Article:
It’s clear that robotic technology has eliminated the need for many manufacturing jobs. A couple of generations ago, a kid who didn’t want to (or couldn’t) go to college might earn a decent living hammering hub caps on Buicks. That was then, and this is now.
Many commentators argue that robotic technology creates jobs, too, if nothing else for computer programmers. That’s true up to a point. But the sum of digital code warriors is far below the quantity of those employed hammering on hub caps in the old days. And, with increasing sophistication, code warriors should watch out. Robots write code, too. And think about the potential impact of delivery drones and self-driving cars and trucks. That’s a lot of jobs to be affected.
In these uncertain times, we have a tendency to double-down on science and math, thinking students are best prepared for their futures by majoring in STEM fields, whether they want to or not. For an antidote to this point of view, please have a look at this article in the Chronicle of Higher Education, by Eboo Patel. The writer comes from Indian immigrant parents who were shocked when he wanted to major in sociology instead of something “practical.” He now works happily for an interfaith organization.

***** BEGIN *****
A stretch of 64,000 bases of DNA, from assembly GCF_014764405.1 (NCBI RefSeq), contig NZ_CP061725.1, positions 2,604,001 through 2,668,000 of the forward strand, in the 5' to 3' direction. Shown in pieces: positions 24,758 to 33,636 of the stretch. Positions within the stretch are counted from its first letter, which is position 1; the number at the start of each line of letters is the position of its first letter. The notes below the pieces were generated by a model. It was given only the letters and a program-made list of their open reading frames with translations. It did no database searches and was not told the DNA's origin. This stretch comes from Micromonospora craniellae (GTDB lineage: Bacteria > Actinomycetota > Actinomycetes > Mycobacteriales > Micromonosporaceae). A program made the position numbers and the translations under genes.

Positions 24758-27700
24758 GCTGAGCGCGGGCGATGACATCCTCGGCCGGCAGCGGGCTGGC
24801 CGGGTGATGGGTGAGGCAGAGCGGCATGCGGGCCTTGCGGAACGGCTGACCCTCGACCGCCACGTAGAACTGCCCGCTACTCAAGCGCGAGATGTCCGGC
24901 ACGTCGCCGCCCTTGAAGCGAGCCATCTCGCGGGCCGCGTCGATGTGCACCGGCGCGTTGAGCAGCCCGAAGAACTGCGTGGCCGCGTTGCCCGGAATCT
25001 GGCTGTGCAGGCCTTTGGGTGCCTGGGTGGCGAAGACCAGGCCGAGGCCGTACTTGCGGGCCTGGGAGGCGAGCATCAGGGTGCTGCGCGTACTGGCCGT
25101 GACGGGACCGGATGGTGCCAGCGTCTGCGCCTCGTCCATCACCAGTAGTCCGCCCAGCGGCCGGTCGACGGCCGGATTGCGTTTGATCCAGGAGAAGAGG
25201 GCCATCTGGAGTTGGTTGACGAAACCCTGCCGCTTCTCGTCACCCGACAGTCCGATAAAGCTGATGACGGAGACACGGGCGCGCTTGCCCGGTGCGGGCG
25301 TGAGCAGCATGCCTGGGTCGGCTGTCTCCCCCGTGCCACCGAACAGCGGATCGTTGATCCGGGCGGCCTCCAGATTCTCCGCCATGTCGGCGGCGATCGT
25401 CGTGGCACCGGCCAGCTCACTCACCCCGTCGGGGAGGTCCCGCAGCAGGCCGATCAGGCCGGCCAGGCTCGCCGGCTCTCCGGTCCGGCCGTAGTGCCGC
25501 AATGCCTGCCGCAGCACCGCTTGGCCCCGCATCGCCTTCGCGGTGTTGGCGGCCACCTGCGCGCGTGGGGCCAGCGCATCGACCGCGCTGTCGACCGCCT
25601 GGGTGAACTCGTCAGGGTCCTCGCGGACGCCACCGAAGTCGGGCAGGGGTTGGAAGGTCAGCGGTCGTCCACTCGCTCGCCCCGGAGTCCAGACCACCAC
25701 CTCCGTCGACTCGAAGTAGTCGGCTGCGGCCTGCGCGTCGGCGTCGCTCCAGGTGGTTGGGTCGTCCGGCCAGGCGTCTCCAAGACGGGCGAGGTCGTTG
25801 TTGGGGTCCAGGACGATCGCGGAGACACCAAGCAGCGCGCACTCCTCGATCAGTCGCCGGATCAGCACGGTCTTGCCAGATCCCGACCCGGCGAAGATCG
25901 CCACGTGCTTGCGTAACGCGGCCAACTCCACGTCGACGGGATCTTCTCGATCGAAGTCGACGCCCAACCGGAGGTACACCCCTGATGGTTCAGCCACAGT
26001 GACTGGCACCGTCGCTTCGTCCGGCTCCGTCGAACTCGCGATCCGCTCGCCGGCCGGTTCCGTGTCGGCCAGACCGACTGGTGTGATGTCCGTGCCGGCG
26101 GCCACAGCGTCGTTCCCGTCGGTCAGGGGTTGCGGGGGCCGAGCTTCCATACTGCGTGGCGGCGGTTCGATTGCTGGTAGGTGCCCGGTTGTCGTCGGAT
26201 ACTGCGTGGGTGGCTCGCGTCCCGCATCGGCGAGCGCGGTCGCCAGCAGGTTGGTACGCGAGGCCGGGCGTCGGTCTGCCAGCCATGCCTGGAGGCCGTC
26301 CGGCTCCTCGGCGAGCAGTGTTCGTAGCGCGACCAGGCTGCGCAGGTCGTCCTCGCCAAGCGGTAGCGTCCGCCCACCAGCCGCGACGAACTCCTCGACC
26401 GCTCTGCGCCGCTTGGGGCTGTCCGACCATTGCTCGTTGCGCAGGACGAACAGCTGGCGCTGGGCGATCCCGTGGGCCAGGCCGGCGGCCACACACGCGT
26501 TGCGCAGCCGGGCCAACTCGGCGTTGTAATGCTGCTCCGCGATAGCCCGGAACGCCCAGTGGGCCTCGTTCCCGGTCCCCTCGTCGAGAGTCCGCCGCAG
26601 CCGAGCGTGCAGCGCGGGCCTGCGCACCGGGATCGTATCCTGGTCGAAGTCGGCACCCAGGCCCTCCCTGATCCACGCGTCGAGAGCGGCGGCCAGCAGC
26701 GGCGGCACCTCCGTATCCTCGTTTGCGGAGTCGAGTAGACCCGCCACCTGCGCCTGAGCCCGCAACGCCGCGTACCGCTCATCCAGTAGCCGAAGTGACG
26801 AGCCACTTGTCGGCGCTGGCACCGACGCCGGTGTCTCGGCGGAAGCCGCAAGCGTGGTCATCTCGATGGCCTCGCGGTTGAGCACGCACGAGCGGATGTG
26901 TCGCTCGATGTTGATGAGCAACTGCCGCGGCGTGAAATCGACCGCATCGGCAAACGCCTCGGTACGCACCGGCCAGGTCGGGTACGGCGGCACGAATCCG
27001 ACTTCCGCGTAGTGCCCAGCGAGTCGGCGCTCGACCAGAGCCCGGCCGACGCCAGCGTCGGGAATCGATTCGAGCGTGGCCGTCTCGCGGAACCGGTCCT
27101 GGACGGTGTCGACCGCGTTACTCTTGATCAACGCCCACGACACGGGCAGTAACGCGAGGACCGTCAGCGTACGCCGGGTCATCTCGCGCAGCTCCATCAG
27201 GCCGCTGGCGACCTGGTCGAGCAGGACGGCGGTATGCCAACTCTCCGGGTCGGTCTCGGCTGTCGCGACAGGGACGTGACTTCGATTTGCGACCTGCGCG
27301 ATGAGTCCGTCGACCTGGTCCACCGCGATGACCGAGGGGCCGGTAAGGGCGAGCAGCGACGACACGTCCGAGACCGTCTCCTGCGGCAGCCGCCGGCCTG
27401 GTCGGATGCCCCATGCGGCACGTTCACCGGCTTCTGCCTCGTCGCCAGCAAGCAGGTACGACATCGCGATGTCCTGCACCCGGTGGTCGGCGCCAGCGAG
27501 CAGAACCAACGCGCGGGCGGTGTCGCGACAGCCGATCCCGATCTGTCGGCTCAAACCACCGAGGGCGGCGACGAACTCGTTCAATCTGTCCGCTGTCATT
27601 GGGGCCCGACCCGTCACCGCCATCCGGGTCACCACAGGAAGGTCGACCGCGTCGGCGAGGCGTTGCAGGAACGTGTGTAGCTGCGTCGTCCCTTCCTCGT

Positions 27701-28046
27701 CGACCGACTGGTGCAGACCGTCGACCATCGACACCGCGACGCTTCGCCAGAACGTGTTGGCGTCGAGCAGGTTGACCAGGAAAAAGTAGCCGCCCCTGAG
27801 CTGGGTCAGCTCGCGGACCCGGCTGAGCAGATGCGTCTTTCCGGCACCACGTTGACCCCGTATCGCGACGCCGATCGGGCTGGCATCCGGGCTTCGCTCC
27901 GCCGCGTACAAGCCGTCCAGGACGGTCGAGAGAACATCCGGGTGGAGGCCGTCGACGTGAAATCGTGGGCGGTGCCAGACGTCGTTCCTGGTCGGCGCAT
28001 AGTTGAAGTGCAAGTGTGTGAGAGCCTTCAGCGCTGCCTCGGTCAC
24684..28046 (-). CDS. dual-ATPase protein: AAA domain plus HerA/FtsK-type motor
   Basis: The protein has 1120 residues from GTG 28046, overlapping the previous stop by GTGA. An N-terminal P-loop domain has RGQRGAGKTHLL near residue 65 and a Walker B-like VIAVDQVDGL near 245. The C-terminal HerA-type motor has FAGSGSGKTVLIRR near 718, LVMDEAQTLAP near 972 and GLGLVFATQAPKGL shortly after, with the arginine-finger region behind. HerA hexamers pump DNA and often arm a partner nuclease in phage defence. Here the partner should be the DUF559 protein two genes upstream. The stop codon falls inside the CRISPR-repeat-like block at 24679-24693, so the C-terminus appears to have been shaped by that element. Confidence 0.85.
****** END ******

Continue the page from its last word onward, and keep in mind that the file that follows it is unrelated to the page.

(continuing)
It turns out that jobs of the future may involve primarily collaborating with others who see things differently. It’s great if a nurse can stick an IV successfully into a screaming toddler on the first try (true genius worthy of da Vinci), but just as important to be able to discuss ambivalent situations with patients, doctors, and colleagues. And let’s not forget how democracy necessitates constructive dialogue and compromise. Thoughtfully engaging and discussing The Republic, by Plato, or Machiavelli’s The Prince can make you a better citizen. (Think Mr. Trump is new? No.) A theater company or symphony orchestra offers daily lessons on how a community operates without becoming dysfunctional. At least that’s the idea. If it doesn’t work, we discuss and improve together.
We need to keep such social traits in mind when we trim the curriculum to serve an indifferent market that will dump us in a heartbeat to serve the gods of efficiency. This means you, Robots!
Hmmm … education for human interaction. Who knew?